JFNA lay leaders and professionals were also involved in a session on “Haredim and the Jewish Collective,” hosted by the Jewish Agency for Israel’s Makom at its February Board of Governors meeting in Israel.

Those outside the haredi community tend to have a single unflattering image of the ultra-Orthodox population that does not necessarily represent reality. 

The community is often portrayed as work-shy, “economic parasites,” who leave the protection of the State to others and sneer at anything but an ultra-Orthodox way of life. In reality, the community is anything but homogenous, and most labels and stereotyping tend to be false.

By John S. Ruskay Opinion www.ujafedny.org March 2, 2012

I was in Israel to attend the Jewish Agency Board of Governors meetings. JAFI has recently introduced a five-hour global forum at each board meeting. It provides an opportunity to step back and examine major issues facing the Jewish world.

The global forum this week was titled “The Haredim and the Jewish Collective.” Many of us have followed the skirmishes in Beit Shemesh. 

There is also recognition that the Haredi community in Israel, now approaching 1 million, is growing in number and need. But this is not solely a Haredi issue.

There is real concern that more and more of the ethnic and religious groups in Israel are pursuing a narrower path, no longer identifying as part of the global Jewish collective.

Are examples of the “uncivil” society that took place in Beit Shemesh and elsewhere indicative of divides too great to overcome? What does this mean for all who value a robust Jewish democratic state?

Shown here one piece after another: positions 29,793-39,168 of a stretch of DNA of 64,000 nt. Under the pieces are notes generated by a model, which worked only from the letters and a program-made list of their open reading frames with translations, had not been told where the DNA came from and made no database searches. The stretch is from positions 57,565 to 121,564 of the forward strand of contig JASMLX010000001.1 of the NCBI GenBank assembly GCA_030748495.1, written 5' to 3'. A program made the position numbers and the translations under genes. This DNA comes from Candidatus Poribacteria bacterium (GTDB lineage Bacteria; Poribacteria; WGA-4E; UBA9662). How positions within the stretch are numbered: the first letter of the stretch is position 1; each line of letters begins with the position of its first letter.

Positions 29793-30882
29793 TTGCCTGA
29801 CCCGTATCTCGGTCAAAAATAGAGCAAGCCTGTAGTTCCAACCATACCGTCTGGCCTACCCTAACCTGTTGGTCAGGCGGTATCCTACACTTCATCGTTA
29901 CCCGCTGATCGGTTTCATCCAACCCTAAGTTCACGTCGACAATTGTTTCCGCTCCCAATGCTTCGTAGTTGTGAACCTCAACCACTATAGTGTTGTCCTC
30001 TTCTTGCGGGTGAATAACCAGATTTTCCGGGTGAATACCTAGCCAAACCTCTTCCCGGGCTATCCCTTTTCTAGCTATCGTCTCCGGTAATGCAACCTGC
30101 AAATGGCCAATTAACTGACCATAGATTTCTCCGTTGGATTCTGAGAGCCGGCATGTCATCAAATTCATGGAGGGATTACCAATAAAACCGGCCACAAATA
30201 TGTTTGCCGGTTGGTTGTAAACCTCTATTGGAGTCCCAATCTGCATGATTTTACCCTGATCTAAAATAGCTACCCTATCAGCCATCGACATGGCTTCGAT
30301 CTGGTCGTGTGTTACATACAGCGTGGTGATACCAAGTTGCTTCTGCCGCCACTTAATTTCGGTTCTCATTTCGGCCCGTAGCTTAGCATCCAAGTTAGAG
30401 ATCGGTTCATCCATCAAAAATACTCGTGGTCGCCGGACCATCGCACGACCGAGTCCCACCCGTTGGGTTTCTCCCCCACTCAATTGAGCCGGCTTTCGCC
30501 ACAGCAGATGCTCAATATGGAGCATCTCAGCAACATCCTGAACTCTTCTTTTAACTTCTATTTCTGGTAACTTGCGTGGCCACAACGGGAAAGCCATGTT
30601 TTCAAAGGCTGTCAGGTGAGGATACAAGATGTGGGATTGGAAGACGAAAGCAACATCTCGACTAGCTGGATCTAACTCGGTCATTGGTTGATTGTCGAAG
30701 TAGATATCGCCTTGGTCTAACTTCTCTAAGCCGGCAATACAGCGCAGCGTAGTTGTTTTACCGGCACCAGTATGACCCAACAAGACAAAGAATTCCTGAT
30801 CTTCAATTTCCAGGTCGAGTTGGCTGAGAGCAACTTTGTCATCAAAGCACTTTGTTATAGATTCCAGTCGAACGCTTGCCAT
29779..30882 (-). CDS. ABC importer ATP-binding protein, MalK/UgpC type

By Eli Mandelbaum www.ynetnews.com March 3, 2012

A unique support group intended to assist recently divorced Haredi women has begun operating in Jerusalem. The support group is designed to help women deal with the negative stigma that follows a divorce in the Haredi community.

"The community is very helpful when it comes to death, but it's important to understand that separation is a particular form of death," said Gila, a participant in "Em Habanim" (the Center for families without a father).

By Tali Farkash www.ynetnews.com March 2, 2012

Until recently, divorce in the ultra-orthodox sector was deemed provocation, a spit in the face of a conservative society. 

A divorcee was regarded as a local myth, a neighborhood attraction in a community of couples. Today, separated couples are becoming more common, even trivial, and no longer situated at the heart of every scandal or gossip.

By Jack Khoury www.haaretz.com March 4, 2012

The Association for Civil Rights in Israel (ACRI) has asked the Israel Lands Administration to cancel a recent tender for a housing development in Acre because it is being marketed exclusively to religious families and is discriminatory.

By Dina Avramson Opinion www.ynetnews.com March 2, 2012
Full article published in Makor Rishon's Motsash magazine

Indeed, there are rules that must be adhered to for the sake of the state's character, and I agree with that. 

Yet is the land truly full of greater love for God when the minority enforces its view on the majority and forces it to honor laws that do not pertain to it? 

Is the name of God indeed being sanctified every time the religious scream out "you don't respect us"?

By Tomer Zarchin and Yair Ettinger www.haaretz.com March 1, 2012